I knocked the partially burned tobacco out of the pipe bowl and carefully stuffed the cherry scented tobacco that Littie Pye had ‘borrowed’ into the pipe bowl. I wasn’t certain how much I should put in and how much tamping I should do. But, I did what I had seen Pab and Uncle Myles do and it seemed to be right. I stuck the mouthpiece in my mouth, trying to hold it in my teeth, but the pipe jiggled up and down forcing me to hold it steady with one hand.
“I see what you mean about trying to hold the pipe and strike a match at the same time,” I told Littie Pye.
“I know,” she said in a hushed voice. “I don’t know how they do it with one hand and not set the house on fire.”
After a few tries I managed to hold the pipe steady in my mouth while I took out a match and struck it on the side of the matchbox. The match flared up in a bright flame and Leaky Lou clapped his hands as if I had performed a magic trick and had made fire.
Slowly, I brought the match flame to the bowl of the pipe and held it against the tobacco. I took a few exploratory puffs but the tobacco didn’t seem to light.
“Try pressing the match a bit more into the tobacco,” urged Littie Pye. “And suck real hard to pull air through the pipe and make the tobacco burn.”
She sounded like an expert. It made sense. I struck another match and pressed it against the tobacco and at the same time took a deep draw on the pipe. My mouth filled with burning smoke and slid down my throat. I started coughing and sputtering from the surprise and bitterness of the taste of the tobacco.
“See,” said Littie Pye triumphantly. “Not so easy, is it? Try taking not such a deep breath on the pipe and see if that works.”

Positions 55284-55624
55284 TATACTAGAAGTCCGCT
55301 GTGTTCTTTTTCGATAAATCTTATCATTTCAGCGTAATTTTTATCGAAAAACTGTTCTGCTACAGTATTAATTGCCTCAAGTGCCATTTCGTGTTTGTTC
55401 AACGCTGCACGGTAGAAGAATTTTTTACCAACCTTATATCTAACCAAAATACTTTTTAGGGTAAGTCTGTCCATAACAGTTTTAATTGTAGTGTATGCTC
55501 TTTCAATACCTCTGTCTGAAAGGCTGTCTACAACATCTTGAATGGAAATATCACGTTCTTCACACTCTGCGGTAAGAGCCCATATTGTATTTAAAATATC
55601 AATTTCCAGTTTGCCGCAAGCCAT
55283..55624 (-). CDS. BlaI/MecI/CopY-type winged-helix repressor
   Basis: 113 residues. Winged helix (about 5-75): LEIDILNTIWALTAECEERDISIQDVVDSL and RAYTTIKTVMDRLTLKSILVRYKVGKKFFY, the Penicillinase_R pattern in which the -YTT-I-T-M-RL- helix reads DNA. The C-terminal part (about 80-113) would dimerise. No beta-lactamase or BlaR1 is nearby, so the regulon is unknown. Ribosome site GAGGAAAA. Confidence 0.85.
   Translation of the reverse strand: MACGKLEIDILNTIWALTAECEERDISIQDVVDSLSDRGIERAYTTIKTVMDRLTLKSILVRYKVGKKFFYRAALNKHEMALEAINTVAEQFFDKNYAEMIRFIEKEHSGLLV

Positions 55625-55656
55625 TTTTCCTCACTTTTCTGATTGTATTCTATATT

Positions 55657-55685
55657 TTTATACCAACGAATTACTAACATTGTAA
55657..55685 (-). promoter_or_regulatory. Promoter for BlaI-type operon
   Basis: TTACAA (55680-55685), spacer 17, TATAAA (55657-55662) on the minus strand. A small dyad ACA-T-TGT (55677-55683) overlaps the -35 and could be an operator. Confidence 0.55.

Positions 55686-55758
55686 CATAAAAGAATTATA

Again I struck a match and held it against the tobacco. This was trickier than the looked I had to admit. Slowly I tried an experimental sucking on the pipe, not quite as hard as what I had done previously. I felt the hot smoke fill my mouth, but didn’t let it slide down my throat. I waited a few moments and then let the smoke escape from my lips.
Littie Pye was delighted. “You did it! You did it! Do it again and then let me try.”
I held the pipe with my right hand and tried a few more experimental puffs. I was beginning to get the hang of it and the tobacco seemed to have caught.
Littie Pye reached for the pipe eager for her turn at the ritual of puffing on it. I handed the pipe to her and said, “Don’t suck too hard on the mouthpiece. Just suck hard enough to feel the smoke come into your mouth. And don’t swallow any of the smoke or you’ll start coughing again. Got it?”
She nodded vigorously. Miraculously, the pipe was still lit as she placed it between her lips. Carefully, she slowly sucked on the end, but didn’t start coughing.
“Let the smoke out from the corner of your mouth,” I said. “But don’t drop the pipe.”
Littie Pye did as she was told and the bluish smoke rose from both ends of her mouth. I couldn’t help but laugh.
“You look like a little dragon smoking at the mouth,” I said.
Little Pye laughed, too and sputtered as a bit of smoke slid down her throat.
Leaky Lou found our attempts at pipe smoking fascinating and never made a sound. His small hands seemed to mimicking our gestures as he held and lit his own imaginary pipe.
For the next few minutes Littie Pye and I handed the pipe back and forth, not puffing very much, but we managed to keep the pipe lit.